Don’t rush to kick the smoking habit

New research [1] into smoking has shed some light into what exactly makes it so difficult for some smokers to kick the habit, and in turn provides an important piece of advice for those trying to quit.

Researchers at the University of Copenhagen have found that smoking initially increases brain activity, which may be the habit-forming stimulus that hooks many smokers. But as smokers continue to puff the cancer sticks, tissue in the brain quickly adapts to the stimuli and that initial “brain surge” disappears.

Unfortunately by the time that happens, most smokers are entrenched in the habit. And when they stop smoking, the brain’s oxygen uptake and blood flow decrease by 17 percent immediately. Brain scans reveal regular smokers can experience something akin to a dementia-like condition. This unpleasant experience is likely why so many find it difficult to break the smoking habit.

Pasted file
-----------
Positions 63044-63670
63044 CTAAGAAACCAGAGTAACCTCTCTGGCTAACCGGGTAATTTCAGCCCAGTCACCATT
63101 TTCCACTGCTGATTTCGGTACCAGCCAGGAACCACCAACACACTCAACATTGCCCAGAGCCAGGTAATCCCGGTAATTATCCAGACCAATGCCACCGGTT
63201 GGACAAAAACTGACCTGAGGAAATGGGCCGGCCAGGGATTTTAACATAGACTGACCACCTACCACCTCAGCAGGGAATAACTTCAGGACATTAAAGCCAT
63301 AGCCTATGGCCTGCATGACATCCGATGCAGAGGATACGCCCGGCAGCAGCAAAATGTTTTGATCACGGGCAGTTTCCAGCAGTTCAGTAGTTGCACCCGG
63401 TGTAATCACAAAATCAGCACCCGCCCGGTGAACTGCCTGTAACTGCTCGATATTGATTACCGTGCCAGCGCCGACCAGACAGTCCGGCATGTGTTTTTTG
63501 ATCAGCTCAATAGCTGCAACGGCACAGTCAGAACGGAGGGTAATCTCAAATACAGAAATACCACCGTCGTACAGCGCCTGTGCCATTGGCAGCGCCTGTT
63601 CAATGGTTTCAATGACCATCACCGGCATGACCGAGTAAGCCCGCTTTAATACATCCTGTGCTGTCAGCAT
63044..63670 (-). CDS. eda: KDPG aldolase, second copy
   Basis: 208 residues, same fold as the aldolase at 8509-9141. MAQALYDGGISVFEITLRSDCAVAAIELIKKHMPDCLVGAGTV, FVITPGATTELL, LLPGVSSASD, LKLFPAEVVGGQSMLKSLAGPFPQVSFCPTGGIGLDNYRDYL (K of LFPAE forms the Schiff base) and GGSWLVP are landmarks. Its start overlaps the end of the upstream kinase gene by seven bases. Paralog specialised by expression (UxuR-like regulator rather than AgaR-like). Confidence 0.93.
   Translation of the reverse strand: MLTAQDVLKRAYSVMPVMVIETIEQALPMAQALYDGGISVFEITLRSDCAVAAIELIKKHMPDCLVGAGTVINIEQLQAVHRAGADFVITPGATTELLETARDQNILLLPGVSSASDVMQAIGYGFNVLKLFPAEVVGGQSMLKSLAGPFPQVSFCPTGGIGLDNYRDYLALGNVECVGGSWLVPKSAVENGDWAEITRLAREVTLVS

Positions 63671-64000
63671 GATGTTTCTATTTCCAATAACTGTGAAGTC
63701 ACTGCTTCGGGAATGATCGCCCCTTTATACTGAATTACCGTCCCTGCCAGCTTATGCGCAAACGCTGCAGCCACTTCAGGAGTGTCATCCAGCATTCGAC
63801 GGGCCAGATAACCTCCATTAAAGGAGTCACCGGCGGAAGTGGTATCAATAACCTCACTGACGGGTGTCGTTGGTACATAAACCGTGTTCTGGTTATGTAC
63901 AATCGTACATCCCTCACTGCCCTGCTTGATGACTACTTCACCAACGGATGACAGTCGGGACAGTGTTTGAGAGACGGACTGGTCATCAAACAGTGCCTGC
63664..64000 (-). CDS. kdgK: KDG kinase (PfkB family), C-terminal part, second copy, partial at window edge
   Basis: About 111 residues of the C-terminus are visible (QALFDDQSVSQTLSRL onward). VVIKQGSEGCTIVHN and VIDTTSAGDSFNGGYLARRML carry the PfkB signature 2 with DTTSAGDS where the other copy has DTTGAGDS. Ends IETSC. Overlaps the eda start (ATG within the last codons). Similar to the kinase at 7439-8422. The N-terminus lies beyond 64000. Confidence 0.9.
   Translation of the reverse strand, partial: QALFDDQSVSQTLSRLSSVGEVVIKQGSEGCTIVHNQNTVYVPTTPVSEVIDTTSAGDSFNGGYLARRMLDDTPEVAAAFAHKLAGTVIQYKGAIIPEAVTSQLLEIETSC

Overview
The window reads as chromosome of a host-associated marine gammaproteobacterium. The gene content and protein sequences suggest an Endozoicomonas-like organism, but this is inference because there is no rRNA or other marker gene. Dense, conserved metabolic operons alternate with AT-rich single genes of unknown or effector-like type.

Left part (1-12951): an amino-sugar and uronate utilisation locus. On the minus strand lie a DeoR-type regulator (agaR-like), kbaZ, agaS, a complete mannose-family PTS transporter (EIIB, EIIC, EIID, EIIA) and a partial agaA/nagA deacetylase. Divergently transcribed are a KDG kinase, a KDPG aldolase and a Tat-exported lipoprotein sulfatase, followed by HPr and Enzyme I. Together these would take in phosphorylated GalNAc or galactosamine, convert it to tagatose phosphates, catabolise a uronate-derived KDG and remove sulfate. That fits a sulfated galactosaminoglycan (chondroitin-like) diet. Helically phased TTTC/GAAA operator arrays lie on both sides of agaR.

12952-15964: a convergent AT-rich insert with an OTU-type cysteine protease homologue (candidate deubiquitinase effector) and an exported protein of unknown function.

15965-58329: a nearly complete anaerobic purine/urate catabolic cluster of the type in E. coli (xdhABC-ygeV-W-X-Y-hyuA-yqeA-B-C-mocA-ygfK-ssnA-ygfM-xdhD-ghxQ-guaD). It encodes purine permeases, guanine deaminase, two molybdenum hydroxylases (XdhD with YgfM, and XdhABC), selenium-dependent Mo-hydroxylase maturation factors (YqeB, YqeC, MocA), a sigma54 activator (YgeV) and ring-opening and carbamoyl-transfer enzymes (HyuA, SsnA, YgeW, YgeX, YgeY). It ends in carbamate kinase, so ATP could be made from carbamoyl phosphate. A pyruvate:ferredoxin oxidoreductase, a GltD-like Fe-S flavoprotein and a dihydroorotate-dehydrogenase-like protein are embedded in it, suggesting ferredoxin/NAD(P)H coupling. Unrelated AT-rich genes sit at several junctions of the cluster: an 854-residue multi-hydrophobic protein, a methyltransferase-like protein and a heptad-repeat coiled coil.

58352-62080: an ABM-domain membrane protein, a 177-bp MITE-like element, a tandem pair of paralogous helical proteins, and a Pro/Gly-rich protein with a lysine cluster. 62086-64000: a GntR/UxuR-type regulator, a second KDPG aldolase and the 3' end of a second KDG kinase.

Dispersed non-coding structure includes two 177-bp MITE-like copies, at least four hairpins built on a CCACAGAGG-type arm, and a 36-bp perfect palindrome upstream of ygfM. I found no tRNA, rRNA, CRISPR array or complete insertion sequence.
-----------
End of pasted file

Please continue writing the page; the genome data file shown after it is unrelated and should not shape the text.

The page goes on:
The researchers concluded that smokers seemingly need to continue smoking just to keep their brain functioning normally. But that doesn’t mean it’s impossible to put an end to this extremely unhealthy habit. With time smokers can become less dependent on smoking, but researchers can not say exactly how long it may take for a former smoker’s brain to regain its normal energy consumption and blood flow.

This finding suggests that a gradual approach to quitting smoking may lessen the worst withdrawal symptoms and allow more smokers to successfully kick the habit.

[1]  Smoking normalizes cerebral blood flow and oxygen consumption after 12-hour abstentionJournal of Cerebral Blood Flow & Metabolism


Kellye Copas

By Kellye Copas

Staff writer Kellye Copas has several years experience writing for the alternative health industry. Her background is in non-profit fundraising, copywriting and direct mail and web marketing.